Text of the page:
P&O to end Stena Lines partnership with £200m buyout

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The Independent Online

The shipping and ports group P&O is to axe a number of loss-making cross-Channel routes as part of a £200m investment in its ferries business that will see it buy out Stena Lines, its Swedish partner.

P&O said that as part of its plans to focus on its shorter, profitable services out of Dover, it wanted to end the last remaining Dover-Zeebrugge crossings by the end of the year. Axing the route, which is mainly used to transport freight, will affect about 100 shoreside staff, Peter Smith, the company's communications director said.

P&O is paying Stena £150m for its 40 per cent stake in P&O Stena Lines and will assume about £50m of the company's debts. The deal, which ends the partnership struck up in 1998 in response to competition from the Channel Tunnel, will strengthen P&O's position in the UK and Continental ferry market.

The move would see the group reduce its P&O Stena fleet to eight ferries from 10 and allow it to replace two of its older ferries on the Dover-Calais route with the Dover-Zeebrugge ferries.

The shipping group, which last month announced it would shed 1,000 jobs from its P&O Nedlloyd venture, has also begun talks about closing its crossings from Felixstowe to Zeebrugge and Rotterdam.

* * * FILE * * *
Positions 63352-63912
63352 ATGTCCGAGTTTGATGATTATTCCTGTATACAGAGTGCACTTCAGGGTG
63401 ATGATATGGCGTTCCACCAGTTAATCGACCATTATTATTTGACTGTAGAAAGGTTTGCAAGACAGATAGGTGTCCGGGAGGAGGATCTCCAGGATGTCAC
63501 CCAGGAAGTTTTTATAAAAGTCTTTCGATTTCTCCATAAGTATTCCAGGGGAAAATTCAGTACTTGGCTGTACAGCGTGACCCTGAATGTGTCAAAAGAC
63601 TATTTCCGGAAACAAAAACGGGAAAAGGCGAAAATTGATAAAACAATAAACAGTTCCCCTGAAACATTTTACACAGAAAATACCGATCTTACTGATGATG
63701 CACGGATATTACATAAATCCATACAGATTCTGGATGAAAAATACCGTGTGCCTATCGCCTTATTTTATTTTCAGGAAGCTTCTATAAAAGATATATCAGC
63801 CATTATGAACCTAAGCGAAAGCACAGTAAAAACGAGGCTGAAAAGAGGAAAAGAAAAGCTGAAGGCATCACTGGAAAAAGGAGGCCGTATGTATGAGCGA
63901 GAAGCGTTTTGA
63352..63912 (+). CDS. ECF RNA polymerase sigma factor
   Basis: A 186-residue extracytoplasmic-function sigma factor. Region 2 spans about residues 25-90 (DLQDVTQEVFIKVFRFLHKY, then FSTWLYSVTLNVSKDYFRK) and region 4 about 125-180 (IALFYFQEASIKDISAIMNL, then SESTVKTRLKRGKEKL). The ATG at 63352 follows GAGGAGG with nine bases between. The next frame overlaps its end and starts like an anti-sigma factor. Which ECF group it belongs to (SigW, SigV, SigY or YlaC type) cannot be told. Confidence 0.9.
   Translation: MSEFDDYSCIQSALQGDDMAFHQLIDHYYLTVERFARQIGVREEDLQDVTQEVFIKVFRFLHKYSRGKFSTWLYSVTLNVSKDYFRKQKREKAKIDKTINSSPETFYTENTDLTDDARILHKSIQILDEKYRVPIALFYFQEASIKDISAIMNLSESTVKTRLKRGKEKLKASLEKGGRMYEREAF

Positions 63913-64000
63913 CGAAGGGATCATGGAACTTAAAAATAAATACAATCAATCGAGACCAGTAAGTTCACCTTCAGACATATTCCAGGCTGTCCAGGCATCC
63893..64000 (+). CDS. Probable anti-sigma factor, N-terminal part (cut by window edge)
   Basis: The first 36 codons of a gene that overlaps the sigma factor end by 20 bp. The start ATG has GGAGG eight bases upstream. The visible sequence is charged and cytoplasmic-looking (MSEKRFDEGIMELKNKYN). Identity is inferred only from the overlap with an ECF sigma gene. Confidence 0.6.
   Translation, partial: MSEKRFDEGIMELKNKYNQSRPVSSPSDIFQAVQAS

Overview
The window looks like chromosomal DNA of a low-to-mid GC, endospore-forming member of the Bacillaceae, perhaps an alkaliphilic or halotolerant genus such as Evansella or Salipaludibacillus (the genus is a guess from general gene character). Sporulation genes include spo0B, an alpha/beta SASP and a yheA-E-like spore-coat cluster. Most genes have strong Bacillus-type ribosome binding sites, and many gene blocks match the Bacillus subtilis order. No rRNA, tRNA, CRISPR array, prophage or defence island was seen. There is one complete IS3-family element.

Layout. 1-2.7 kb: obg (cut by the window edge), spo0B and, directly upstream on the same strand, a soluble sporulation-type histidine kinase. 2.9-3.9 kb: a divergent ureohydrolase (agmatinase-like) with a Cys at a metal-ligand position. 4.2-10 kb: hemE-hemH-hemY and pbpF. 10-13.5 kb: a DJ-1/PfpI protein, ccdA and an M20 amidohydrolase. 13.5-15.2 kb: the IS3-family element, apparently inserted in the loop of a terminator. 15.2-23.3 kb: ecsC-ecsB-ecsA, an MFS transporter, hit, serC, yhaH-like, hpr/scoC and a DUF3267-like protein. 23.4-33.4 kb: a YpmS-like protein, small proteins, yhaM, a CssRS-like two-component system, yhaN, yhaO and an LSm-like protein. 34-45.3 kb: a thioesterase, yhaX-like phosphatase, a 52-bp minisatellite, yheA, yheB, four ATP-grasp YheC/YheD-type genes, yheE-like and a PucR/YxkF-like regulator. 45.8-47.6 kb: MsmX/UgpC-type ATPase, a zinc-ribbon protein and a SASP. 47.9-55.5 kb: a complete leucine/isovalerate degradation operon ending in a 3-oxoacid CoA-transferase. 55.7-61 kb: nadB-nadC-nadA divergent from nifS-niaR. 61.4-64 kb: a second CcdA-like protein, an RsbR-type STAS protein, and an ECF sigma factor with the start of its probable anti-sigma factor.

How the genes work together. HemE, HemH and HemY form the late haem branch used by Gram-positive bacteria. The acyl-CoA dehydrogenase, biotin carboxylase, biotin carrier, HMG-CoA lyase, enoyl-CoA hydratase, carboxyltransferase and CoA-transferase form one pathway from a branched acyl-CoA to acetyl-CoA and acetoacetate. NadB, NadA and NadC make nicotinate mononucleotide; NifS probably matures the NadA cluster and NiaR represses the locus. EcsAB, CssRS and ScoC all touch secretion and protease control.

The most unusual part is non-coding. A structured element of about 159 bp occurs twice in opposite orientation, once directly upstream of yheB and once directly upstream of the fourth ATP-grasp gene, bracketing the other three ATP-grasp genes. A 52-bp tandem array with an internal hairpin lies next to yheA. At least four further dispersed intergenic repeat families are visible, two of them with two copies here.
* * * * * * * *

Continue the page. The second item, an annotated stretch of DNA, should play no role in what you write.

"Zeebrugge competes with Calais and people, particularly freight drivers, don't hesitate to go further distances if they can save some money," Mr Smith said. The Dover-Calais route takes one hour compared with the four-hour crossing to the Belgian port.

The cash purchase will be funded from P&O's existing credit facilities and, although subject to competition clearance from Brussels, is not expected to face any hurdles. Mr Smith added that the Stena name would disappear from the P&O ferries but said the new name was undecided.

Cost savings from the deal are expected to be visible from next year, although it would not significantly enhance earnings until 2004, Mr Smith said. "The Dover routes are the world's busiest ferry routes. By consolidating our presence there we think we have a sound base for further investment," he said.

While some analysts expressed surprise that P&O, which bills itself as a ports and logistics group, had chosen to expand its ferries division, Mr Smith said that ferries were very much core to the group. "We have absolutely no plans to sell the business," he said. No further route closures are planned.